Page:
time and to budget," he says.
Dr. Palma Buttles-Valdez, technical staff member at the Software Engineering
Institute in the USA, addressed the briefing on the challenges of change
management with employees in an organisation.
"Organisations generally have four types of people culture: traditionalist
(born prior to 1945); Baby boomers (post World War II to the mid 60s) who
are used to working hard; Generation X (mid 60s to 1980), who are
technically savvy and communication focused; and Generation Y, who prefer
informality and embrace diversity.
"The challenge is that organisations have behaviours, norms, values and
cultures and each of these cultural generations respond differently to each
of these different elements," she says.
The SEI has therefore developed People CMM, which assists organisations with
'enculturing' their workforces to be more effective within their
organisation.
"What People CMM does is take organisations through seven steps to motivate
the workforce including providing a vision; resources; having a capable
workforce; capable processes; a culture that supports change; incentives for
employees and an action plan for process change," she says.
The problem of a lack of skills and staff retention is a global problem
across sectors, Buttles-Valdez says. This means that managing people has
become even more critical in assisting organisations to continue to
innovate, acquire customers and grow.
The briefing included two panel discussions, where companies participating
in the JCSE's CMMI pilot programme and the various speakers took questions
from the more than a 100 or so people who attended, Dwolatzky says. The
companies represented on the panel were asked why they had decided to adopt
CMMI.
"GMSI, BSG Africa and African Defence Systems were all able to give very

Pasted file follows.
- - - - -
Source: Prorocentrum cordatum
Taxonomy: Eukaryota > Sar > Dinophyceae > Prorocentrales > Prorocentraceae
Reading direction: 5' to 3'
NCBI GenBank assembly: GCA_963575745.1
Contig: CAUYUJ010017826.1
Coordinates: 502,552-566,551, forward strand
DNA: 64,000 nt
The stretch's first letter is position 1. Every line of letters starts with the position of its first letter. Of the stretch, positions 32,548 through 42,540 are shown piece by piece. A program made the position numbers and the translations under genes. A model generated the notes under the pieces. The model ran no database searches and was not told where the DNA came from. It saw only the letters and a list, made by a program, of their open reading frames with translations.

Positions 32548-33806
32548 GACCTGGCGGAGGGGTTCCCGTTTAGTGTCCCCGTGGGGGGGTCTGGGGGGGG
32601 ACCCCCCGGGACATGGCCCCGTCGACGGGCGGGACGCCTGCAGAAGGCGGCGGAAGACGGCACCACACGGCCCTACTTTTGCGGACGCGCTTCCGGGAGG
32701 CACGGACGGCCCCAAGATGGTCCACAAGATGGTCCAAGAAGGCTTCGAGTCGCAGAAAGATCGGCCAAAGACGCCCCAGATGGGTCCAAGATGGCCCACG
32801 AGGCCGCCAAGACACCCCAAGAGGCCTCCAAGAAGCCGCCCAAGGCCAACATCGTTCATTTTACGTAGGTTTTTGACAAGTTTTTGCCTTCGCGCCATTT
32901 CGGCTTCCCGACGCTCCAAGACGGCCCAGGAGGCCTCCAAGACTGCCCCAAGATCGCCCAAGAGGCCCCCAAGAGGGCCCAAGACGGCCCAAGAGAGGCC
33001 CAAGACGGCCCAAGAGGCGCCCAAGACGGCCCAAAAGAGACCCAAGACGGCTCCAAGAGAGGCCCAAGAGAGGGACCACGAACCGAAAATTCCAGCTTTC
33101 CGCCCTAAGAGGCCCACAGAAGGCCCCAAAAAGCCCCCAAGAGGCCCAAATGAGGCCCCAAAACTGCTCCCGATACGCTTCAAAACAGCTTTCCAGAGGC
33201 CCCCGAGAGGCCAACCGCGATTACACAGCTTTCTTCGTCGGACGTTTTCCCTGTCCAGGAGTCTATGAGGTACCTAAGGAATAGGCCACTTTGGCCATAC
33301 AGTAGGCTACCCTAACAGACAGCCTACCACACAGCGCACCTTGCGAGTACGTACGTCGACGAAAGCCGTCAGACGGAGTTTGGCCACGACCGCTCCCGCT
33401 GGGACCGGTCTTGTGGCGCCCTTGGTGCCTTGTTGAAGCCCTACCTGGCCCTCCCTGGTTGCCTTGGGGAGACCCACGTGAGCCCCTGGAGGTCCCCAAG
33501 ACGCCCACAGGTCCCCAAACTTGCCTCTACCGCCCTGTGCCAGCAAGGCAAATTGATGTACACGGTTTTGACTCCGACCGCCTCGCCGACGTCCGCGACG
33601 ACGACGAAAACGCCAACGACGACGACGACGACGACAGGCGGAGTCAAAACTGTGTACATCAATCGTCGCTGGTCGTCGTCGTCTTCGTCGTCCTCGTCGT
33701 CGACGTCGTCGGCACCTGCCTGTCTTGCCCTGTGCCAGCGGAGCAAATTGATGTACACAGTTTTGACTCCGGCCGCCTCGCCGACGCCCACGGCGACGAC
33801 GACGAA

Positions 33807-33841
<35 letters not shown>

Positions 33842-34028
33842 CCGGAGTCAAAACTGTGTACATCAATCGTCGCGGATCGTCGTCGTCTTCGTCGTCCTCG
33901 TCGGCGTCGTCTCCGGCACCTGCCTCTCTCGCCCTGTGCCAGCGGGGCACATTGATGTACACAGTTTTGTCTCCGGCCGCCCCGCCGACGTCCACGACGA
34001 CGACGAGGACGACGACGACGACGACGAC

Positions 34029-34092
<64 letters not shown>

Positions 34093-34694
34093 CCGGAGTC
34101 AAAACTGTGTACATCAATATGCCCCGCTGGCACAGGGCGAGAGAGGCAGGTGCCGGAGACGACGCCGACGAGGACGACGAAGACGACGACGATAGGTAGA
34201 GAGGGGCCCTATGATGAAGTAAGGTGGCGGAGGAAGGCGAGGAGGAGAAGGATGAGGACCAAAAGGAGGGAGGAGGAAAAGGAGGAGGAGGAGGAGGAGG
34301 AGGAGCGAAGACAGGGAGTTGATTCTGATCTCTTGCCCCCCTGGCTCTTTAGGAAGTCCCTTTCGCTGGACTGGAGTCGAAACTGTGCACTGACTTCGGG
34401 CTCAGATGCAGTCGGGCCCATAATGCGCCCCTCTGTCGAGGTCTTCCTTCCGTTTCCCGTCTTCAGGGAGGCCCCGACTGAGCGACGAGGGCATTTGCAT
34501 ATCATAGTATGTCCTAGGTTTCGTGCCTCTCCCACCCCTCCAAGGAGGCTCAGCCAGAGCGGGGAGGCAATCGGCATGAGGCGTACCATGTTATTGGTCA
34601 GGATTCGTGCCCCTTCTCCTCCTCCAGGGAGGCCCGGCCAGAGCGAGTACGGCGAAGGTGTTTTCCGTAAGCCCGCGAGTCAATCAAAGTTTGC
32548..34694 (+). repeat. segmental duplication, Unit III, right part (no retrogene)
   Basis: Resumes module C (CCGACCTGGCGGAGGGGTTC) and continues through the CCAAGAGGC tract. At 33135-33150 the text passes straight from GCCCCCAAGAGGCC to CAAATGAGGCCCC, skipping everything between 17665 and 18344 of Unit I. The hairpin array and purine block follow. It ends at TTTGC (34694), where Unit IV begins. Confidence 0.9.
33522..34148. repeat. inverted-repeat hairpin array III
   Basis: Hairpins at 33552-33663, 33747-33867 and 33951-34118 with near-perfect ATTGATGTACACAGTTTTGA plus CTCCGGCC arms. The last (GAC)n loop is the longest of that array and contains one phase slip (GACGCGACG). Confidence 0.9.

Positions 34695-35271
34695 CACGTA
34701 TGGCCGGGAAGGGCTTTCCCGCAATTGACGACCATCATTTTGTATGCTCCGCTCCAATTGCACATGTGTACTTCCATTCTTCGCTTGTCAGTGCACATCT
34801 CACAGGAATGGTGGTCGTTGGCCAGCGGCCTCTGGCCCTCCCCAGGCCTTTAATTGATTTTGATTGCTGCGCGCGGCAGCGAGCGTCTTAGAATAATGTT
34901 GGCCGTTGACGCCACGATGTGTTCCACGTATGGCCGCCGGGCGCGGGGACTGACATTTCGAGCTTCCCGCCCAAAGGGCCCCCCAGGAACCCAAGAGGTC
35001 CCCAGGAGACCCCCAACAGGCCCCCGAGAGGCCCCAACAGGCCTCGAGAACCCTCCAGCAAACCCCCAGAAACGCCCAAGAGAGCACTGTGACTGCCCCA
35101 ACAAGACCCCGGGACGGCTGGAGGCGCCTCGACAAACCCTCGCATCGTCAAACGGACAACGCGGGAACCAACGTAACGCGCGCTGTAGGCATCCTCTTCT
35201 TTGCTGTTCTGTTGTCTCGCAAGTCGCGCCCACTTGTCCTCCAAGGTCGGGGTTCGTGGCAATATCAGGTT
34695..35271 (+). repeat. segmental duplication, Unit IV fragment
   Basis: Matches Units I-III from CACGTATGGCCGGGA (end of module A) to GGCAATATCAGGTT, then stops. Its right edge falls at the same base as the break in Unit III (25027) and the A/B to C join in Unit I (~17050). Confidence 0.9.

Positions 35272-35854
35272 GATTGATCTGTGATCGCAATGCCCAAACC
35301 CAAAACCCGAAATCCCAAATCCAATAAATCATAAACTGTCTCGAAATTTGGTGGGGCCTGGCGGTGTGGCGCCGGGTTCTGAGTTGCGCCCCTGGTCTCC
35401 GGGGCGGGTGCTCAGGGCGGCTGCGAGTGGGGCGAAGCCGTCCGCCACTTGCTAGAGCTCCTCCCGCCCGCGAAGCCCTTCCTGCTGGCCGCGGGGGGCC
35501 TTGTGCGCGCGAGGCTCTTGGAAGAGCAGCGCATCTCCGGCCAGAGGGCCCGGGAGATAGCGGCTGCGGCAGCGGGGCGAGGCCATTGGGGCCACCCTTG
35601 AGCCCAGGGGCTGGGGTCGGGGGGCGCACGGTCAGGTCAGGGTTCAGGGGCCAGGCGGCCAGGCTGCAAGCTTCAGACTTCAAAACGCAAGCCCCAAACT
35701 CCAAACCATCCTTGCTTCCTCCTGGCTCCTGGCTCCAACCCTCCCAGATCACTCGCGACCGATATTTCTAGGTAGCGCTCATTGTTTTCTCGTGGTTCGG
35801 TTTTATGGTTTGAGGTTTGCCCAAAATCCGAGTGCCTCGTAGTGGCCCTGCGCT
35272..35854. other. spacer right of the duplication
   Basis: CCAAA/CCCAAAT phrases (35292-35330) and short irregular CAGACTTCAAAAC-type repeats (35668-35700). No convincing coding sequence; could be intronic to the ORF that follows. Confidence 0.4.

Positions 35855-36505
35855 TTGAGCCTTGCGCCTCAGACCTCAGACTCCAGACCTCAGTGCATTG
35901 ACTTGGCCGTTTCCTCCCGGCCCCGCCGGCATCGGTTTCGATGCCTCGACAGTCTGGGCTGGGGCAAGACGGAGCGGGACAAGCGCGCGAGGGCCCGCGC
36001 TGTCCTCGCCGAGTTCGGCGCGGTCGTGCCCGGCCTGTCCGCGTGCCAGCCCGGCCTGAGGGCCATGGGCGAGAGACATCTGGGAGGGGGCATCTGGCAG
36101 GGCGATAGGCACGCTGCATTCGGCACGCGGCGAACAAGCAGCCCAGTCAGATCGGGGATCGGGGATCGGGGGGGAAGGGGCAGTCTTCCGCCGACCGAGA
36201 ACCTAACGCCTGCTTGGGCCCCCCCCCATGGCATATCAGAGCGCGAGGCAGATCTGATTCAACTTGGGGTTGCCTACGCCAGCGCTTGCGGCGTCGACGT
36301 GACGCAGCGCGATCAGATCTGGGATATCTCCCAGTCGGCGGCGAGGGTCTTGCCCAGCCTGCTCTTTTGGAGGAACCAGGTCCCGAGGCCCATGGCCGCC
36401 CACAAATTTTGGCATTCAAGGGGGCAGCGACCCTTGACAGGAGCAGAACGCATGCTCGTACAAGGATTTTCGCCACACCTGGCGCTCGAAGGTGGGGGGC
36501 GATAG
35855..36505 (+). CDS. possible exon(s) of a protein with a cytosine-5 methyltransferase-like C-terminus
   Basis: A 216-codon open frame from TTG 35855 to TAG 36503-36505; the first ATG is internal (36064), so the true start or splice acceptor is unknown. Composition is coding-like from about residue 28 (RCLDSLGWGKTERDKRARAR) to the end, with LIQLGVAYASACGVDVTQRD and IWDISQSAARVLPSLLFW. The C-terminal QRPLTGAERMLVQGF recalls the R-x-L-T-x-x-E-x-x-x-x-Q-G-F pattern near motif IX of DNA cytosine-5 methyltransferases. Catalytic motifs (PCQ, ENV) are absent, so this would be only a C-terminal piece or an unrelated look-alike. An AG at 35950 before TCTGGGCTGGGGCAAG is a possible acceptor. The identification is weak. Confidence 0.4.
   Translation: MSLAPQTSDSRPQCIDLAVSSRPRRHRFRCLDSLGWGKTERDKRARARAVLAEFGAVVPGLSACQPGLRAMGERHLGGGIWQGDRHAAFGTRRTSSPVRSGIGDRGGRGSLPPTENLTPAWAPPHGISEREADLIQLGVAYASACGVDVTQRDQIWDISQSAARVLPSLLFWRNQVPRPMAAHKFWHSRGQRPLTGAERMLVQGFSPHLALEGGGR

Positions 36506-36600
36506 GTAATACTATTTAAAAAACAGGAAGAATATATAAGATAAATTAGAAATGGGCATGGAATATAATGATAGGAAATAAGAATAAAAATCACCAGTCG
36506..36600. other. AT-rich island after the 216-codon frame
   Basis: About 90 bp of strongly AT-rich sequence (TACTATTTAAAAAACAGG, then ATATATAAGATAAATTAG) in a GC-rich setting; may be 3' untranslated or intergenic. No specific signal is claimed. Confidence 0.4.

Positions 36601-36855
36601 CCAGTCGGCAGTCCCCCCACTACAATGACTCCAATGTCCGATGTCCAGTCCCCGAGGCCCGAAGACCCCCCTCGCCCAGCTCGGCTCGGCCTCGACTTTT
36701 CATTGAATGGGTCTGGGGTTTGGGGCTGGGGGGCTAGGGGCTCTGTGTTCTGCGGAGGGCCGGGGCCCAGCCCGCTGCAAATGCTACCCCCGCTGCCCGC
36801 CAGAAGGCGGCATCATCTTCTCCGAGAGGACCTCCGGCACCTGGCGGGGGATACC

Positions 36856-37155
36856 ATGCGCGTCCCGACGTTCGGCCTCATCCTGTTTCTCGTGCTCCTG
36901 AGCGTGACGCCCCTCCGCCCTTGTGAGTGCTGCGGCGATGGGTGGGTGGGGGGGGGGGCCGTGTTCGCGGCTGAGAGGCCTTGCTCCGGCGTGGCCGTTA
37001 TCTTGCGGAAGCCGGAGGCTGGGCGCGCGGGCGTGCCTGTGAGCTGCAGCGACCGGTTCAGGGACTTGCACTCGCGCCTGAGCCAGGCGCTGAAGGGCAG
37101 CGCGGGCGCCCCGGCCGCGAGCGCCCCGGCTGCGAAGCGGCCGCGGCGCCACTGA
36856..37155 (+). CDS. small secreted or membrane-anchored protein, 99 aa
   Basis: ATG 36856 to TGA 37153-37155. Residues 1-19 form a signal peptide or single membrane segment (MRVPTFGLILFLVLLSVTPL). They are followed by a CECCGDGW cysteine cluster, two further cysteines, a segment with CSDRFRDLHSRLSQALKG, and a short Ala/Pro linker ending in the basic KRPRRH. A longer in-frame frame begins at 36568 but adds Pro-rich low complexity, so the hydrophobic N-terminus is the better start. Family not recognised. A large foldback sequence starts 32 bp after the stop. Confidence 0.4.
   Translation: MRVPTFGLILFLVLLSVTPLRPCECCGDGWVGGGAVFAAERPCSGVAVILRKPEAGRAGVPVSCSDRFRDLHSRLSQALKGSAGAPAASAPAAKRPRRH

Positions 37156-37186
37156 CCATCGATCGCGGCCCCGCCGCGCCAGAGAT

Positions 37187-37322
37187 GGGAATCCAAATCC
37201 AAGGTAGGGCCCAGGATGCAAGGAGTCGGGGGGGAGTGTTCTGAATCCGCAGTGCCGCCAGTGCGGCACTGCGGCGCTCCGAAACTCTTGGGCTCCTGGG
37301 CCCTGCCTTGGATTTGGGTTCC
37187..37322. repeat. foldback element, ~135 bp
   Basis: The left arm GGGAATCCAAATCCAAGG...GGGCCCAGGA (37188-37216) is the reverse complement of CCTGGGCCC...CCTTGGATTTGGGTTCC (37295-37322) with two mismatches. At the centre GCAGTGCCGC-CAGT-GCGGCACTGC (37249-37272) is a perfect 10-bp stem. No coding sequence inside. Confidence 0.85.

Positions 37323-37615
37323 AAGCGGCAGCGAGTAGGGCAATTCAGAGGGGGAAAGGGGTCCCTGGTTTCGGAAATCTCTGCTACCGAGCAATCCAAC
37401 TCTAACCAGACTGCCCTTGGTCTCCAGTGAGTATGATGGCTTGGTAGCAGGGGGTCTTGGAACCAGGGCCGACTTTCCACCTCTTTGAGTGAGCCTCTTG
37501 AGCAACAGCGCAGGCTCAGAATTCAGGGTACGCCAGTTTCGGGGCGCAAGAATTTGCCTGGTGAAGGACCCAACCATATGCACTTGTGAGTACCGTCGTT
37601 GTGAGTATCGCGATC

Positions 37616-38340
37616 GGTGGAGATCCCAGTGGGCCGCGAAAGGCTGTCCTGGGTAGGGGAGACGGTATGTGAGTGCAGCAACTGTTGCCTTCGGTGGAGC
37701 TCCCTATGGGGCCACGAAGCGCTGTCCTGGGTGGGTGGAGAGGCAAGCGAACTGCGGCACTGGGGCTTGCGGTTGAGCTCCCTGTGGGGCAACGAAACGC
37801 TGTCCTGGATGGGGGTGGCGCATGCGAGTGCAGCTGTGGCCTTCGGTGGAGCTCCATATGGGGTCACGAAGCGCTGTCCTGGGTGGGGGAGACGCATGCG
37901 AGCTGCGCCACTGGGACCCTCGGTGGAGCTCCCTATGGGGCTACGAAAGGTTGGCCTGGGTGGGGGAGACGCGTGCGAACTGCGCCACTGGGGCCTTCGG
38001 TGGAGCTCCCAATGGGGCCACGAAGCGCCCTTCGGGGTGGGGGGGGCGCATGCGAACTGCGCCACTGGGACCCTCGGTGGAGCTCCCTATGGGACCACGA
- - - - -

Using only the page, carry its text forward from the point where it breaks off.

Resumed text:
positive report backs on how being on the JCSE's CMMI pilot has benefited
their organisations.
"BSG Africa commented that it aimed to use CMMI to position it for
international contracts while ADS said the company intended to align with
its shareholder, the Thales Group International's CMMI process improvement
policy and use the lessons learnt during appraisals to implement effective
changes to technology," Dwolatzky says.
The JCSE was also able to elaborate on its planned TSP (Team Software
Process) and PSP (Personal Software Process) adoption plans. Dwolatzky
commented that these relatively new CMMI-based methodologies offered South
African companies the opportunity to become internationally competitive in
software development by developing very high quality software and running
projects on-time and within budget.
"These methodologies add the 'how' to the 'what' provided by the CMMI
framework. The recent trip to Mexico and the USA had introduced the JCSE and
some of its partners to companies showing dramatic improvements in
productivity and effectiveness of their software development activities
through the adoption of TSP and PSP principles, painting a bright picture
for their possible adoption in South Africa," he says.